A senator needs to be fairly close with the government of the day to get a seat in the Senate. After all the time being a loyal party member, it is hard to believe that once a senator ascends to power, they would turn the tables on the government and protest the bills written by the one person they owe their jobs to. As a regional protector, they have failed. Appointed to serve their party, and above all, he who appointed them, regional interests are consistently ignored. Moreover, Senate appointments have typically gone to party loyalist from the most populist urban areas, and thus have the least credibility as regional spokespeople. The Senate has little, if anything, to do with the provinces. As an institution for sober second thought, the Senate has failed. Senators regularly concede to the will of the Lower House without putting up much of a fight, if any, and therefore cannot be accountable to the long-term interests of Canadians. It remains filled with partisans that defeat the purpose of have a second federal legislature. There is no check on the Prime Minister, nor his government, and therefore its members sit, showered by wealth and privileges, with a title that makes a mockery of Canadian democracy.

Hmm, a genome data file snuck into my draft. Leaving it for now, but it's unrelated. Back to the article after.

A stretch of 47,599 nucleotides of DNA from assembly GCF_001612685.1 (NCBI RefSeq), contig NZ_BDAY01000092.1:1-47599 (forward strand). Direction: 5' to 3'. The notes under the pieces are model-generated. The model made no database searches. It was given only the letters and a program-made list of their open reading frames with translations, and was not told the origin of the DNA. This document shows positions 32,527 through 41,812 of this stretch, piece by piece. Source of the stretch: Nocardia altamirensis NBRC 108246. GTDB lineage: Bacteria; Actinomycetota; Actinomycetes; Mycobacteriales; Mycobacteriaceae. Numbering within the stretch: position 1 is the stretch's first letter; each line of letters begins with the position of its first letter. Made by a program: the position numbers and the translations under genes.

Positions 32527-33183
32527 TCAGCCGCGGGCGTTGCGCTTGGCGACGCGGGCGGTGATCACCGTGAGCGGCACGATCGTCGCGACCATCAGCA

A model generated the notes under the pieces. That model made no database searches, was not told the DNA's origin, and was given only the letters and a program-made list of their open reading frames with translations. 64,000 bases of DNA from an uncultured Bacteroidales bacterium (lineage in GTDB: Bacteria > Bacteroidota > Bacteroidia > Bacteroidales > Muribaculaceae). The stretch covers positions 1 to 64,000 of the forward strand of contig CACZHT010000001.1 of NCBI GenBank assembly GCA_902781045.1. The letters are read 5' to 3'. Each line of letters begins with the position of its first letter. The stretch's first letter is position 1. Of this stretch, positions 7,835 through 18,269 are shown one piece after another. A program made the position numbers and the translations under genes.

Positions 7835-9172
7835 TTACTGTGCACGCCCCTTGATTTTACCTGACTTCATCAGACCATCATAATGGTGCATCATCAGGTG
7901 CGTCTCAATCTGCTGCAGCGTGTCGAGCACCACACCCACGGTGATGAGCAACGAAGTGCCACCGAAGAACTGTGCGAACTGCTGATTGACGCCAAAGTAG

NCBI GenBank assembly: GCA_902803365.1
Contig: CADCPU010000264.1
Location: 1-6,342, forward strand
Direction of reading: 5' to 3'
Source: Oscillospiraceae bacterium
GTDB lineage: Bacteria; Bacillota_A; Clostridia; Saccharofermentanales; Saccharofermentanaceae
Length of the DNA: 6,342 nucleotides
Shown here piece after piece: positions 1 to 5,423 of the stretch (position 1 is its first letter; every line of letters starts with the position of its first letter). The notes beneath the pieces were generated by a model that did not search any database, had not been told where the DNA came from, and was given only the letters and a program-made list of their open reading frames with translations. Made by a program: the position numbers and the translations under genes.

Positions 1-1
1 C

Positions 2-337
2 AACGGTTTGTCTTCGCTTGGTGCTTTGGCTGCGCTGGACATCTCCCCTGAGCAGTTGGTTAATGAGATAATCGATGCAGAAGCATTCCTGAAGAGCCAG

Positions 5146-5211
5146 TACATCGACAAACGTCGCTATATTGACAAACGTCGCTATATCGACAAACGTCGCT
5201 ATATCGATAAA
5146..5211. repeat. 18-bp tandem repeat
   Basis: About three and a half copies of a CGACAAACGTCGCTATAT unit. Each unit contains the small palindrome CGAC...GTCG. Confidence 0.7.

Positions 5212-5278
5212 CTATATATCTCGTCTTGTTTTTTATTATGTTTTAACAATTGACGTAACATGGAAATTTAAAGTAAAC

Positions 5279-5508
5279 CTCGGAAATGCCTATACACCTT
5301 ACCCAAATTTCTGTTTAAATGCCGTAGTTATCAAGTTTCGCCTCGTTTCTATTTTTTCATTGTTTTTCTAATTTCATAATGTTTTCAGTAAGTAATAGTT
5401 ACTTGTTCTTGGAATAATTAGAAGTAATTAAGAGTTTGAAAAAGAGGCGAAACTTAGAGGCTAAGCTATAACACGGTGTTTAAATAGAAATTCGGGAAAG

The Parliament exists, as Serge Joyal writes, “for one reason only – to empower the people of Canada”, and the Senate has failed to do that. Aside from the expansive salaries, office space, expense accounts, research and secretarial assistants, pension plans and other benefits, all of which paid for by tax dollars, the Senate is useless and undemocratic. Our first Prime Minister argued that the Upper House is only valuable “as a regulating body, calmly considering legislation”, and that there is no use for it if it “did not exercise the right of opposing or amending legislation from the Lower House”. The only time this right was used in any significant manner is when Bridgette DePape decided to claim her fifteen seconds of fame.
The time has certainly come to change the status quo. All three major Canadian parties agree as much. The question, then, is how to initiate it. Ronald Watts writes that “While most Canadians agree that it should be reformed, disagreement about the appropriate reform has left it unreformed”.